Dream Caused by the Flight of a Bee Around a Pomegranate a Second Before Awakening (1944) is one of those "instant, hand-made photographs of sleep" for which Salvador Dali was so famous in the 30s and 40s. Relatively small in size (51 X 40.5 cm, oil, board), this painting is now kept in the Thyssen-Bornemisza Museum in Madrid.
"Dream Caused by the Flight of a Bee Around a Pomegranate a Second Before Awakening" is the most famous and most striking Dali's tribute to the psychoanalyst Sigmund Freud, whom the artist revered so much that he even called Freud his Father. Dali's meeting with Freud, which took place on July 19, 1938, became one of the most important events in the life of the Catalan artist, which he remembered with excitement and pride many years later.
"Dream Caused By the Flight of a Bee Around a Pomegranate" is a consciously and absolutely "Freudian" thing that could well serve as one of the excellent illustrations to Freud's work "The Interpretation of Dreams", which at one time became for the young Dali, according to his own confessions, " the most important reading of his life. "
The painting is absolutely "Freudian" thing that could well serve as one of the excellent illustrations to Freud's work "The Interpretation of Dreams", which at one time became for the young Dali, according to his own confessions, " the most important reading of his life. " Gala is depicted asleep on a stone slab, surrounded on all sides by the sea, symbolizing the unconscious.
The rocks of Cadaques and Cape Creus, depicted in the picture, symbolize Dali's longing for his native and so far inaccessible places (at that time, Dali, as we know, was in the United States and did not even know if he would ever be able to return to Spain).
Anyone who has been to Cadaqués immediately recognizes the cliff protruding from the water, which has a characteristic triangular shape and is known as Es Kukurukuk. Located off the coast near Cadaques, this cliff appears dozens of times in the works of Salvador Dali.
"I am inseparable from this sea, this sky, these rocks! Here my most cherished truth, my roots, was formed!" - let us recall the emotional statement of Dali himself about his small homeland.
It is interesting that Gala's body does not touch the surface of the stone, but hovers above it - do not forget, this is a dream! In the foreground one can see is a pomegranate (a symbol of fertility), and a bee circling around it.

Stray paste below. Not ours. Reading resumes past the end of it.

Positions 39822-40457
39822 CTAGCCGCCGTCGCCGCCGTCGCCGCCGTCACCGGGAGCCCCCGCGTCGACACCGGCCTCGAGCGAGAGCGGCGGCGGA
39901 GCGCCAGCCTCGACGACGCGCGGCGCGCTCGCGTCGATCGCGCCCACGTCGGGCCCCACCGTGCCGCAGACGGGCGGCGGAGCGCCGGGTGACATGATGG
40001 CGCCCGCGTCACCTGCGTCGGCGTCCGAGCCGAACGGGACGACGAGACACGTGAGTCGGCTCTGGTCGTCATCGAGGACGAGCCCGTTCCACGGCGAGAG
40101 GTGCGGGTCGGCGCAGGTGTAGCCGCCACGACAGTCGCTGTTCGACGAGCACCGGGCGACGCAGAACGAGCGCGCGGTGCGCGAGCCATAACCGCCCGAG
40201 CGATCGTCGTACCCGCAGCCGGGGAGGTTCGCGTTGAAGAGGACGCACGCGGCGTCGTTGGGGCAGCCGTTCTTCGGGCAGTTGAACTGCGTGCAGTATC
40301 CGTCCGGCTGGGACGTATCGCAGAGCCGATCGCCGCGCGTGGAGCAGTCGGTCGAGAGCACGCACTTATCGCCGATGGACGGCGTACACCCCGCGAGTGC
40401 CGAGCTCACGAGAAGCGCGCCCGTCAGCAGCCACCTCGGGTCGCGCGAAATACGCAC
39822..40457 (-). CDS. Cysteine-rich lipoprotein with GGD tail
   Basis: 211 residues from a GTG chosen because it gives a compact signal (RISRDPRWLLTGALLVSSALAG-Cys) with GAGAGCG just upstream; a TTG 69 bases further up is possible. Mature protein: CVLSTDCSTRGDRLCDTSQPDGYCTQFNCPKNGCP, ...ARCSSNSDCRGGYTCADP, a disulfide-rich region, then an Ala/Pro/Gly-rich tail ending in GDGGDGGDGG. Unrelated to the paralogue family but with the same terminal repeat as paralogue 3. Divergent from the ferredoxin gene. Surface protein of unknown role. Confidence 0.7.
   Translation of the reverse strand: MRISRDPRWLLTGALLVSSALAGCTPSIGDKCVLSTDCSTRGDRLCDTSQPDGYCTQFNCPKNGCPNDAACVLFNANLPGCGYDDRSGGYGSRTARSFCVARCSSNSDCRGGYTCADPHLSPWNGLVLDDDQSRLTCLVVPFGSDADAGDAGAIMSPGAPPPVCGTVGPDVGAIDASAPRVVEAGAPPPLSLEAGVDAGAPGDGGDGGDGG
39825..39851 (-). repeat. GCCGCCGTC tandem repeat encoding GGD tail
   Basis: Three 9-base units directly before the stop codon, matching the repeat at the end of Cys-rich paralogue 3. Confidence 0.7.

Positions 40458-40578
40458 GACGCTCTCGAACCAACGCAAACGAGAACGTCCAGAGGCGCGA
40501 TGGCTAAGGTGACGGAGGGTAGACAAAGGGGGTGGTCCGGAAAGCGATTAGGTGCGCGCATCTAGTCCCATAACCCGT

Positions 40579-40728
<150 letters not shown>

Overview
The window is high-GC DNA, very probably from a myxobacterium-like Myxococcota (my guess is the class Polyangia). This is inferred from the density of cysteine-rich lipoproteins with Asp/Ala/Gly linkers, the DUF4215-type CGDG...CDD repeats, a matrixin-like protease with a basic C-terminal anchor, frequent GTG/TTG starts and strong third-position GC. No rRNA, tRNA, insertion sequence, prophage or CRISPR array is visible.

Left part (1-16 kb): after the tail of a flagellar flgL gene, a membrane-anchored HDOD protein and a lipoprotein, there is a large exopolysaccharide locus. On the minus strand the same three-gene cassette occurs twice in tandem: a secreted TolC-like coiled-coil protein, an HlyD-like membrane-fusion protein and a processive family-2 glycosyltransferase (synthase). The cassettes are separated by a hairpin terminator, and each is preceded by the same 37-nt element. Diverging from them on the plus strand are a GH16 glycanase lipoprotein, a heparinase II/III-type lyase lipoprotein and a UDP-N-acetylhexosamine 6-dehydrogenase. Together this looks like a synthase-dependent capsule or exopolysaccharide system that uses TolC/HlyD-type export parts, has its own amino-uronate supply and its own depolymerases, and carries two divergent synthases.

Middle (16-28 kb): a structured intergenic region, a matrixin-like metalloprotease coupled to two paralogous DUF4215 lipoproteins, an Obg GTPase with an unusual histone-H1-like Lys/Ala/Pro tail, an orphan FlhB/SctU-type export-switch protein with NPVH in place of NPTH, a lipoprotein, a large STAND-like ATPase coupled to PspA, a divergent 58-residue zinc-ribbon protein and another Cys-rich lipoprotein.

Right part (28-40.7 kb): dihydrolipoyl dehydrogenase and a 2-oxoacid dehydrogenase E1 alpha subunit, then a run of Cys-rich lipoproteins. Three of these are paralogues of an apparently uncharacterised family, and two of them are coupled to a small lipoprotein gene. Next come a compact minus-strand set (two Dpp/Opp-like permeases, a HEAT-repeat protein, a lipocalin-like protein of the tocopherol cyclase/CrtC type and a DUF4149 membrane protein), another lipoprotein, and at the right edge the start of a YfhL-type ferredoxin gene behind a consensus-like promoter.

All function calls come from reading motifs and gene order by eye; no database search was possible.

On the left and behind there is another, much larger pomegranate, from a rift in which a fierce fish jumps out, and two formidable roaring tigers literally erupt from its mouth. Here, next to this composition, we see a rifle with a bayonet attached, aimed at Gala - an indication that a real bee circling around a pomegranate - which gave rise to this eerie dream - is about to sting the sleeping one, and Gala will wake up.
“The goal was for the first time to depict the type of long coherent sleep, discovered by Freud, caused by an instant impact, from which awakening occurs. Just as the falling of a needle on the sleeper's neck simultaneously causes his awakening and a long sleep ending with a guillotine, the buzzing of a bee here causes a sting that will wake Gala. All life-giving biology arises from a bursting pomegranate. Bernini's elephant in the background bears the obelisk and the attributes of the Pope. "
"Bernini's elephant in the background bears an obelisk and the attributes of the Pope" - here Salvador Dali clearly alludes to a dream about the funeral of the Pope, which Freud once dreamed of because of the bell ringing, and which was subsequently cited by a psychiatrist as an example of a very intricate connection between the plot and the external irritant.
In 1667, at the direction of Pope Alexander VII, a monument in the shape of an elephant was erected on the Piazza Minerva in Rome, which carries an Egyptian obelisk on its back. The sculptor of the monument was Giovanni Lorenzo Bernini - this is the original source of the image, to which Dali added the longest thin articulated legs, which, according to the artist, was supposed to symbolize the instability of sleep.
Dali himself liked the image of an elephant on the thinnest articulated stilts-legs, and later he repeatedly used it in his other works - paintings, sculptures and even jewelry. The meaning that Dali gave to this image could change depending on the plot, but as an experienced tour guide to the Dalí Theater-Museum in Figueres, I definitely testify: "Salvador Dali's elephants" are the most popular souvenir among our tourists! (Read the original text in Russian)
The authors of the article are Sergei Zakharov and his wife, colleague and comrad-in-arms, Tatiana - writers and tour guides. You can learn more about our books and buy them in the "Where and what to read" section. We invite you to our tours of the Dali museums in Catalonia. Revealing secrets, debunking myths, telling the truth - we promise full and deep immersion in the amazing Universe of Salvador Dali!